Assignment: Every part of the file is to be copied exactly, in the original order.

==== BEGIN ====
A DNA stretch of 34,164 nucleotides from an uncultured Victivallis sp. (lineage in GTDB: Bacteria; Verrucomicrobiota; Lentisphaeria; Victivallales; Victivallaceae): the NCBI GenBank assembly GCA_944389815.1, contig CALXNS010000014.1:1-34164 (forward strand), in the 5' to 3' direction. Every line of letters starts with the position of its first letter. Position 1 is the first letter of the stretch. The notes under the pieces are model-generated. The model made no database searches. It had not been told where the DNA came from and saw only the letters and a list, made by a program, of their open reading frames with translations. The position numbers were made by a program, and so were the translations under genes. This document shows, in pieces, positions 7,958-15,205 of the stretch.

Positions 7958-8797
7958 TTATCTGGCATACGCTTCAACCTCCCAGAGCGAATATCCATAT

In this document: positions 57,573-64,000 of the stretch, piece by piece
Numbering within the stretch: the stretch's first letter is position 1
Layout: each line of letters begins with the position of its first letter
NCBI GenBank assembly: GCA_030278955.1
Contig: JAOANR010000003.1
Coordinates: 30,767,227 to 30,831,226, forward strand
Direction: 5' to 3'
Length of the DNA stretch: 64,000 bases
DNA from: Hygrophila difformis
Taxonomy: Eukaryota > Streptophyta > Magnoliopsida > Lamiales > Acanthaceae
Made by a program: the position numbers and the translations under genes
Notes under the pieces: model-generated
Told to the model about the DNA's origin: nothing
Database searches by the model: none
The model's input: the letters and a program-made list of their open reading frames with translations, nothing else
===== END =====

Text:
A DNA stretch of 34,164 nucleotides from an uncultured Victivallis sp. (lineage in GTDB: Bacteria; Verrucomicrobiota; Lentisphaeria; Victivallales; Victivallaceae): the NCBI GenBank assembly GCA_944389815.1, contig CALXNS010000014.1:1-34164 (forward strand), in the 5' to 3' direction. Every line of letters starts with the position of its first letter. Position 1 is the first letter of the stretch. The notes under the pieces are model-generated. The model made no database searches. It had not been told where the DNA came from and saw only the letters and a list, made by a program, of their open reading frames with translations. The position numbers were made by a program, and so were the translations under genes. This document shows, in pieces, positions 7,958-15,205 of the stretch.

Positions 7958-8797
7958 TTATCTGGCATACGCTTCAACCTCCCAGAGCGAATATCCATAT

In this document: positions 57,573-64,000 of the stretch, piece by piece
Numbering within the stretch: the stretch's first letter is position 1
Layout: each line of letters begins with the position of its first letter
NCBI GenBank assembly: GCA_030278955.1
Contig: JAOANR010000003.1
Coordinates: 30,767,227 to 30,831,226, forward strand
Direction: 5' to 3'
Length of the DNA stretch: 64,000 bases
DNA from: Hygrophila difformis
Taxonomy: Eukaryota > Streptophyta > Magnoliopsida > Lamiales > Acanthaceae
Made by a program: the position numbers and the translations under genes
Notes under the pieces: model-generated
Told to the model about the DNA's origin: nothing
Database searches by the model: none
The model's input: the letters and a program-made list of their open reading frames with translations, nothing else